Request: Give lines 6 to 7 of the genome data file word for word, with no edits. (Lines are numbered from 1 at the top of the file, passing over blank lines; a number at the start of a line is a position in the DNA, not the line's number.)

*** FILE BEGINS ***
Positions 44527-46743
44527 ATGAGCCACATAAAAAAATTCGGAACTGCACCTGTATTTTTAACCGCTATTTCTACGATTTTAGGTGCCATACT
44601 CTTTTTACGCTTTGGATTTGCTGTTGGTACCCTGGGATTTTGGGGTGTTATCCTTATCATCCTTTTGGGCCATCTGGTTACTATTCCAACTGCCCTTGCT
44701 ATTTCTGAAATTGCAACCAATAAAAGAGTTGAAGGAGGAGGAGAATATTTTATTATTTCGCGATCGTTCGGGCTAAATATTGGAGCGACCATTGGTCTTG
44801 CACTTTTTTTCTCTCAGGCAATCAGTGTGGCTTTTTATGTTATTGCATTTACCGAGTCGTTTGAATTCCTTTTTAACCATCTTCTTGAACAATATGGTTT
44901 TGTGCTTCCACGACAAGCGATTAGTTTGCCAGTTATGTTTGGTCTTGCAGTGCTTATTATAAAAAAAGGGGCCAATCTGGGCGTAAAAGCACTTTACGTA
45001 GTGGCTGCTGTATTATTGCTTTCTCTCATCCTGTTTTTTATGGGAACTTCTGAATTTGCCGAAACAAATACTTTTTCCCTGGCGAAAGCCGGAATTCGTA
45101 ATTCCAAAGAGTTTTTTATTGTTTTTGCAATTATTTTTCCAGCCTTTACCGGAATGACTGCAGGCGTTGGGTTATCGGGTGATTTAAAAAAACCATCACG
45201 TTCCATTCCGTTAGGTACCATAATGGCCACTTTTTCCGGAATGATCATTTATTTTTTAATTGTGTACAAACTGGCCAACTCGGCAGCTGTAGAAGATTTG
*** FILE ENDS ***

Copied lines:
44901 TGTGCTTCCACGACAAGCGATTAGTTTGCCAGTTATGTTTGGTCTTGCAGTGCTTATTATAAAAAAAGGGGCCAATCTGGGCGTAAAAGCACTTTACGTA
45001 GTGGCTGCTGTATTATTGCTTTCTCTCATCCTGTTTTTTATGGGAACTTCTGAATTTGCCGAAACAAATACTTTTTCCCTGGCGAAAGCCGGAATTCGTA